The best books that explore the human condition

Who am I?

In a sense, I have been working on the material for my book, Life, Death, and Other Inconvenient Truths, for my entire life. The 38 short chapters that comprise it span a range of topics: alphabetically, from ambition and anxiety, through love and mathematics, to war and youth. For whatever it is worth, I have had first-hand experience (in three languages, on three continents) learning, researching, teaching, enjoying, suffering, and fighting — in other words, living — all but one of them (the exception is one that technically cannot be lived through, but can still be pondered and written about). My five recommendations reflect this life-long interest in the human condition, which I am excited to share with you.


I wrote...

Life, Death, and Other Inconvenient Truths: A Realist's View of the Human Condition

By Shimon Edelman,

Book cover of Life, Death, and Other Inconvenient Truths: A Realist's View of the Human Condition

What is my book about?

This book … is a kind of reference volume, a partial one for sure, for making sense of the human world and of the hard work of human soul-making, or simply life. The entries are cross-referenced and contain quite a few notes and pointers to primary sources, all collected at the end of the book. Each chapter ends with a list of films, music, stories, and places—any product of human endeavor or feature of the natural environment that may help illuminate its theme.

No synthesis is offered for the list of inconvenient truths collected here, for the simple reason that there isn’t—nor can there be—a single underlying cause that makes life what it is. If this book has a central thesis, it’s one that is neither a revelation, nor a secret: the human condition has much room for improvement. Working out possible ways of improving it is left as an exercise for the reader.

The books I picked & why

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The Iron Dragon's Daughter

By Michael Swanwick,

Book cover of The Iron Dragon's Daughter

Why this book?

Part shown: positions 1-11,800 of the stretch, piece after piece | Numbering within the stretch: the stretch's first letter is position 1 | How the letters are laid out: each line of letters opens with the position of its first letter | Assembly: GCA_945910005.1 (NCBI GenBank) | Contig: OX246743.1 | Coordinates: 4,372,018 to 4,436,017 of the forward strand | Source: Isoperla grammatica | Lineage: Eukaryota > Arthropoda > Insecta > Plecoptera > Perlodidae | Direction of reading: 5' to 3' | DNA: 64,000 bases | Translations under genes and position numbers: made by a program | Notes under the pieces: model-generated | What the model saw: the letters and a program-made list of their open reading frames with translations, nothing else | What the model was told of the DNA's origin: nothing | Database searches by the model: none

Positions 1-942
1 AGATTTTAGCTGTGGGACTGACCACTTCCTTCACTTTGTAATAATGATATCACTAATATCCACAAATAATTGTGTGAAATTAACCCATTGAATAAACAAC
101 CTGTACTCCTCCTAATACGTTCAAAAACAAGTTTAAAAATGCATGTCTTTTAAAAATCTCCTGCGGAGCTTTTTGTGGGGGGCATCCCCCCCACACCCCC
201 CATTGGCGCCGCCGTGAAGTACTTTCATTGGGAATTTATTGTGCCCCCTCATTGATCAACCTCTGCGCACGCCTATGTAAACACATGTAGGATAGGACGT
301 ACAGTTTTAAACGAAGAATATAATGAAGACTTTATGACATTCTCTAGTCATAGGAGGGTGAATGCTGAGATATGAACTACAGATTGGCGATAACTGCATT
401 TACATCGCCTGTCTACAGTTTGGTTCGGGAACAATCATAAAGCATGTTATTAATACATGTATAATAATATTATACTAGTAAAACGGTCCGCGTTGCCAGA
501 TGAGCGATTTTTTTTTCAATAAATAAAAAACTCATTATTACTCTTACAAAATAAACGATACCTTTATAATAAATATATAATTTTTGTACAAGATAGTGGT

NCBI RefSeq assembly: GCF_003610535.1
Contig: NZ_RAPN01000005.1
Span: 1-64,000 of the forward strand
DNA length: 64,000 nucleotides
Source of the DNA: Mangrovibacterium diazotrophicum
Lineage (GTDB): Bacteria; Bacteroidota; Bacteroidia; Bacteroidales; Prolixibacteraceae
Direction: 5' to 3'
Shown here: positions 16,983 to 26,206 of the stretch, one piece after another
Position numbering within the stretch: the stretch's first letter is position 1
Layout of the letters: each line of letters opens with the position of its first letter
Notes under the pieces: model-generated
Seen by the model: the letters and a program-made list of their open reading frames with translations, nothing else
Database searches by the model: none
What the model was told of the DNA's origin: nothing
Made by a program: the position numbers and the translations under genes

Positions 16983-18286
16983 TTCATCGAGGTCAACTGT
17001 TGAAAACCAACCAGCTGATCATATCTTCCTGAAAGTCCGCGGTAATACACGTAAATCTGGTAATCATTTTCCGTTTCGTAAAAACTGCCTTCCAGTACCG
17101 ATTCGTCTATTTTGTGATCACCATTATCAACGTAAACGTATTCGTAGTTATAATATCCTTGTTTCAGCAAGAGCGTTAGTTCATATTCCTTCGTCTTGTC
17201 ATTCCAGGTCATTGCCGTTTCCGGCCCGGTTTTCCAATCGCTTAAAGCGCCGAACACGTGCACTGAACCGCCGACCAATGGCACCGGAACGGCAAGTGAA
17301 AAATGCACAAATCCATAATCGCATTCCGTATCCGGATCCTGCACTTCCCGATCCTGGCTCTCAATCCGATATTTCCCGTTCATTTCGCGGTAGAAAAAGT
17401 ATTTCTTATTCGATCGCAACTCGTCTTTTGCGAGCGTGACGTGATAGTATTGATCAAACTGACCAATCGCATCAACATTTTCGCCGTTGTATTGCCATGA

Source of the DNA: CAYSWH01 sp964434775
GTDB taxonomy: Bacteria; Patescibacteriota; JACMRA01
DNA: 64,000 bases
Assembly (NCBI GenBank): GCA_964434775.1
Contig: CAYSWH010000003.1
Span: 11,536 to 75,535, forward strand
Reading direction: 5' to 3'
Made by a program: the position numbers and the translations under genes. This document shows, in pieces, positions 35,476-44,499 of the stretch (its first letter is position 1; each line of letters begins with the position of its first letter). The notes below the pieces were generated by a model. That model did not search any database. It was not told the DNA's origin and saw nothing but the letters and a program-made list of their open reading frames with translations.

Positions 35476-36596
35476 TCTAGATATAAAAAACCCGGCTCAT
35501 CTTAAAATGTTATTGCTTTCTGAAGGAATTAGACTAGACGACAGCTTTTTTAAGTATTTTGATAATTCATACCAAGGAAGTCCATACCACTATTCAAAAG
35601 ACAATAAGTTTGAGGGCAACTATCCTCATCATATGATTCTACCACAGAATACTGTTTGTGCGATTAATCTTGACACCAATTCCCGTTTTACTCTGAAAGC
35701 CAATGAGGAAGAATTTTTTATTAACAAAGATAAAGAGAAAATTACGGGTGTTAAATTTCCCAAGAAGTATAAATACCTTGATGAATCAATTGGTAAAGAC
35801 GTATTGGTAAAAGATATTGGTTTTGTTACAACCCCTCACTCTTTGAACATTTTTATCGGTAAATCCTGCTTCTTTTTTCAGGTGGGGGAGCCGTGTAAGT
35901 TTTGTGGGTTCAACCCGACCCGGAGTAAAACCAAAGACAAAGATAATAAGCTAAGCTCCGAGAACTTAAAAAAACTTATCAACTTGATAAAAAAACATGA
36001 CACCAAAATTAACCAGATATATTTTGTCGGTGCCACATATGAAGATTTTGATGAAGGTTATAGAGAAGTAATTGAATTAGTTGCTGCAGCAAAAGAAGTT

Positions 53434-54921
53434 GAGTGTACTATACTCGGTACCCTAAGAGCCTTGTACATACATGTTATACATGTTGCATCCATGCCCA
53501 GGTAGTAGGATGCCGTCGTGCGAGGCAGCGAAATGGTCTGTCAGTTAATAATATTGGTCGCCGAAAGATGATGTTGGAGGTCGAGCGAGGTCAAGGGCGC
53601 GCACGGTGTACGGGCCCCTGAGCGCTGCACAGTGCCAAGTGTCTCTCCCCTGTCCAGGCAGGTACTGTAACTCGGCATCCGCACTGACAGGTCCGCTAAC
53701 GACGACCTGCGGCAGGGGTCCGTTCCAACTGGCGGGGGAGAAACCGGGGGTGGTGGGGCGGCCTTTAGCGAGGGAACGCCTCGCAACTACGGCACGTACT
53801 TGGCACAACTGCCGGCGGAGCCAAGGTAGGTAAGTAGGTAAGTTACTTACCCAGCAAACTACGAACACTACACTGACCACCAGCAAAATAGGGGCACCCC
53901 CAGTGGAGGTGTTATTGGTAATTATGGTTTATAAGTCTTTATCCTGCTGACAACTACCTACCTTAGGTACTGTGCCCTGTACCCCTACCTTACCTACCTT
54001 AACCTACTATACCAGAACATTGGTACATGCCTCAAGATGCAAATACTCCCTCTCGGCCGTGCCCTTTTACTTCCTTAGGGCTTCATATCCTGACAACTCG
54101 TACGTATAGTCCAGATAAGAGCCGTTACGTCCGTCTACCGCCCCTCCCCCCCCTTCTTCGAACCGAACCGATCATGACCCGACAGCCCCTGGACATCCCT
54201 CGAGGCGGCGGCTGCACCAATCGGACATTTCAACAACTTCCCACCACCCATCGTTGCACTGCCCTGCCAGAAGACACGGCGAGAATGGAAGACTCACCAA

How I wish I had read this book as a teenager! Swanwick’s brilliant tale of a human changeling, stolen by the Sidhe and growing up on her own in a hard world that resembles ours all too closely (think jet-powered dragons and the all-powerful rich who corrupt people’s souls) is the best coming of age story, here or in the Other Lands. The closing pages will leave you shaken, and maybe a tiny bit wiser about our shared condition.

Hard to Be a God

By Arkady Strugatsky, Boris Strugatsky, Olena Bormashenko (translator)

Book cover of Hard to Be a God

Why this book?

Can a society as mired in misery and oppression as ours be helped by a few well-intentioned “progressors” from another world? You land in secret, wielding godlike powers (remember Clarke’s Third Law: any sufficiently advanced technology is indistinguishable from magic) and possessing a perfect understanding of sociology and historical dynamics, only to find how hard it is to be a god. What would you do?

Dialectic of Enlightenment

By Max Horkheimer, Theodor W. Adorno, Edmund Jephcott (translator)

Book cover of Dialectic of Enlightenment

Why this book?

The standard liberal (and neoliberal) response to those who complain that enlightenment and progress leave behind precisely those people whom they are supposed to help the most has been to double down and demand more progress. In this 20th century classic of political-sociological analysis, Horkheimer and Adorno show that the concept of enlightenment as interpreted by the liberal politicians, and as touted by them to the masses whom they hold in thrall, is self-undermining.

The Ecology of Freedom: The Emergence and Dissolution of Hierarchy

By Murray Bookchin,

Book cover of The Ecology of Freedom: The Emergence and Dissolution of Hierarchy

Why this book?

A better world is possible — just not through the kind of progress touted by liberal politicians. In this 1982 collection, Bookchin sketches such a new world, based on his concept of social ecology — a prescient integration of the people’s desires for a better life, for personal freedom, and for coexistence, mutual aid, and respect.

Always Coming Home

By Ursula K. Le Guin,

Book cover of Always Coming Home

Why this book?

This book, by one of the greatest American authors of all time, is an “archaeology of the future”: a record of the daily life, the customs, the beliefs, the poetry and stories, and the spirit of a people who live in a far-future California that is at the same time deeply connected to the past of its original inhabitants. Of all the utopias that are on offer in world literature, this is the one that makes the most sense to the social scientist in me, and also the one that I would like the most to wake up in someday. This would never come to pass, though — unless we start building it now, together.

5 book lists we think you will like!

Interested in the human condition, philosophy, and science?

5,215 authors have recommended their favorite books and what they love about them. Browse their picks for the best books about the human condition, philosophy, and science.

The Human Condition Explore 20 books about the human condition
Philosophy Explore 296 books about philosophy
Science Explore 116 books about science

And, 3 books we think you will enjoy!

We think you will like Philosophy in a New Key: A Study in the Symbolism of Reason, Rite, and Art, The Shadow-Line, and Modernity and the Holocaust if you like this list.